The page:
As a member of the original ‘model minority’ that currently rebels against the whole idea of being put on a pedestal and would prefer to just piss off and be left alone, I think this is a good article.

      Sunny Hundal would, were he here in Scotland, vote for Elmore Fudd, aka Ian Grey, rather than Ek, aka Alec Salmond.

      I find that narrow minded socialism, indeed I find it tribal.

      Sunny corrected me on the question of what socialism is on a LC thread. It is, apparently down to adversorial politics. It is apparently OK to support idiots just because they are part of your clan.

      Well, I don’t think it should be. It ought to be about the greatest good for the greatest number. And our chum, Mr Hundal, should get his head around that. For Scots ought to make their own minds up. Be they
      muslim, whites, idiotic Rangers supporters and Celtic fans and all that shit.

      Just to say, again, if Sunny were ever to stand for Parliament in an English constituency, I would do whatever I could to try to see him elected. If he stood North of the Border, I would expect him to at least see the difference before I considered voting for him.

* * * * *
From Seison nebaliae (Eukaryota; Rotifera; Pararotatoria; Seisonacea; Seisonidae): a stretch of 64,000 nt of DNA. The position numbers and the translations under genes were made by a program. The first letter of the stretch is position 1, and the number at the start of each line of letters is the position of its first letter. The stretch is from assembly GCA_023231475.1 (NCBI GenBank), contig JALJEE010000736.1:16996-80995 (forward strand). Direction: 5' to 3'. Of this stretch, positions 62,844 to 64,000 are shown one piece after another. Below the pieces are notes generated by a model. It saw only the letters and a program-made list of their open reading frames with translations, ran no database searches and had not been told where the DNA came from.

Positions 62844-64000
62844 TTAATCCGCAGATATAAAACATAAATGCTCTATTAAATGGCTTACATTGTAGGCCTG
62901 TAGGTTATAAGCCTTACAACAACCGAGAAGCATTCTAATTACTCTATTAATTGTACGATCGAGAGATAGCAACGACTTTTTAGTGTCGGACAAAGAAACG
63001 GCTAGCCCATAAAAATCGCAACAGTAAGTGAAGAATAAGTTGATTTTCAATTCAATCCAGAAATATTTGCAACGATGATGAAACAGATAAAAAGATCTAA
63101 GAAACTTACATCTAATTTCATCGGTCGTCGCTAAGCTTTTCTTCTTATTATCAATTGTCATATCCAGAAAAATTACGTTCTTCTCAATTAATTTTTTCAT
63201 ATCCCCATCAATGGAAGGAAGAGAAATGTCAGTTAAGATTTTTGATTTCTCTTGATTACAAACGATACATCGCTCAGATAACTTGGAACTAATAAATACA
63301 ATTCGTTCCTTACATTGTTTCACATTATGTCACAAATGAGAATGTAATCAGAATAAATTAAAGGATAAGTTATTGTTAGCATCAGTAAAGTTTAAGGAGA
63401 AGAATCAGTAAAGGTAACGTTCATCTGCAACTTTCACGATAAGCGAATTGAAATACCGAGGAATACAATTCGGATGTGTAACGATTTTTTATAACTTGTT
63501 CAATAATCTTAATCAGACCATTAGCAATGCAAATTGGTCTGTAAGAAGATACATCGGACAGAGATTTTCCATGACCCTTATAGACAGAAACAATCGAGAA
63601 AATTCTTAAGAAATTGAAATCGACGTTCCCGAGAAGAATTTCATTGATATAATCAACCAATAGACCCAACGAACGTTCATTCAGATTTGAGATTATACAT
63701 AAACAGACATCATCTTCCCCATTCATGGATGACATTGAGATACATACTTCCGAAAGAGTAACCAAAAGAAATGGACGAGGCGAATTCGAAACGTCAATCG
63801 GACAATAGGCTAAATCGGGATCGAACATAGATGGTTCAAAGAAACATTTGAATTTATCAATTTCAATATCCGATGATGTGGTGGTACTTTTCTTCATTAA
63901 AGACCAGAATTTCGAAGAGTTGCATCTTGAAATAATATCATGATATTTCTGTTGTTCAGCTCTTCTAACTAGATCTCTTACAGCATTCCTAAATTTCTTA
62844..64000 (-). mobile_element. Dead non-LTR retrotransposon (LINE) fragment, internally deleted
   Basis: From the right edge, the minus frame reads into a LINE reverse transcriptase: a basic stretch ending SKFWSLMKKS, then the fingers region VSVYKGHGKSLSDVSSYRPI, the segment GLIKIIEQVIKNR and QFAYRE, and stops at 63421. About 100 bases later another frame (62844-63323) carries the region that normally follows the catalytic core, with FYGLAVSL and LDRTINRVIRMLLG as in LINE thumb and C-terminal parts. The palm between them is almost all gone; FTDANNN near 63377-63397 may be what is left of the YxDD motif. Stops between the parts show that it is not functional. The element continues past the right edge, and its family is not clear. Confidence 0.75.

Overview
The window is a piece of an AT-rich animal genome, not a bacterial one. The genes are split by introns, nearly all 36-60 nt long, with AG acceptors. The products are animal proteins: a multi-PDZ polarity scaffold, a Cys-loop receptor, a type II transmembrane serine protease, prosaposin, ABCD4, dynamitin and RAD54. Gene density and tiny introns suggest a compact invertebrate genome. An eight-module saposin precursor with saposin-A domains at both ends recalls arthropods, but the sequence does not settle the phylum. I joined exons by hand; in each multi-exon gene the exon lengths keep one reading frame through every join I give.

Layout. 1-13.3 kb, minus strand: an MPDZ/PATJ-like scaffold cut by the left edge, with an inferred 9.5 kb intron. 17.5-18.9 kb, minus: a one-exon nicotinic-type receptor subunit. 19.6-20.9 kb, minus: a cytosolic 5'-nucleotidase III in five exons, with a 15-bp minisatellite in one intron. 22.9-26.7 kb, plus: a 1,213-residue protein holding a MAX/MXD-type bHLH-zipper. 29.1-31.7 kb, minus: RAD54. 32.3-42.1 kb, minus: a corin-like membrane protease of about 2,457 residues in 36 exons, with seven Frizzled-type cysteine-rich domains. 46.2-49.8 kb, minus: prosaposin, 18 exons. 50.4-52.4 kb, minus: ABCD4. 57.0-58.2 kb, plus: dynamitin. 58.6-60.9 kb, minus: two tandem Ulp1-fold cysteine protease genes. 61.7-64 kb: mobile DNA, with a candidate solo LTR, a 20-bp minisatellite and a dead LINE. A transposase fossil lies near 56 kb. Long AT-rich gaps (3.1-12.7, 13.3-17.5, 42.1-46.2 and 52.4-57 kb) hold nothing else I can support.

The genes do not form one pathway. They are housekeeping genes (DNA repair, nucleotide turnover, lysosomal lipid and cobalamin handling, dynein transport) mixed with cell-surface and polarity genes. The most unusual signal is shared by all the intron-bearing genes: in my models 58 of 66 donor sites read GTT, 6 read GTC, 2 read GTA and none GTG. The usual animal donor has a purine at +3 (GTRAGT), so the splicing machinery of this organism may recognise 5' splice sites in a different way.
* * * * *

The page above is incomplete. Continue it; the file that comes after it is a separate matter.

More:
It is this blindness to the difference between our politics and your politics that annoys the hell out of me.

      We stand firmly, against tuition fees, Trident, Trident Mark Two, and for, a completely green energy policy as soon as possible - around 2020, a capitalisation of our Universities, and a genuine belief that, were decent people like Sunny Hundal, to take a moment to look at Ian Grey they would walk away. For he is a tit.

      Least that is what I think. The Liberal vote in Scotland is very weak right now. I consider myself a Liberal that is lending my vote to the SNP.

      But that is what we have to do, to walk away from your insanity.

    8. Rumbold — on 15th December, 2010 at 8:51 am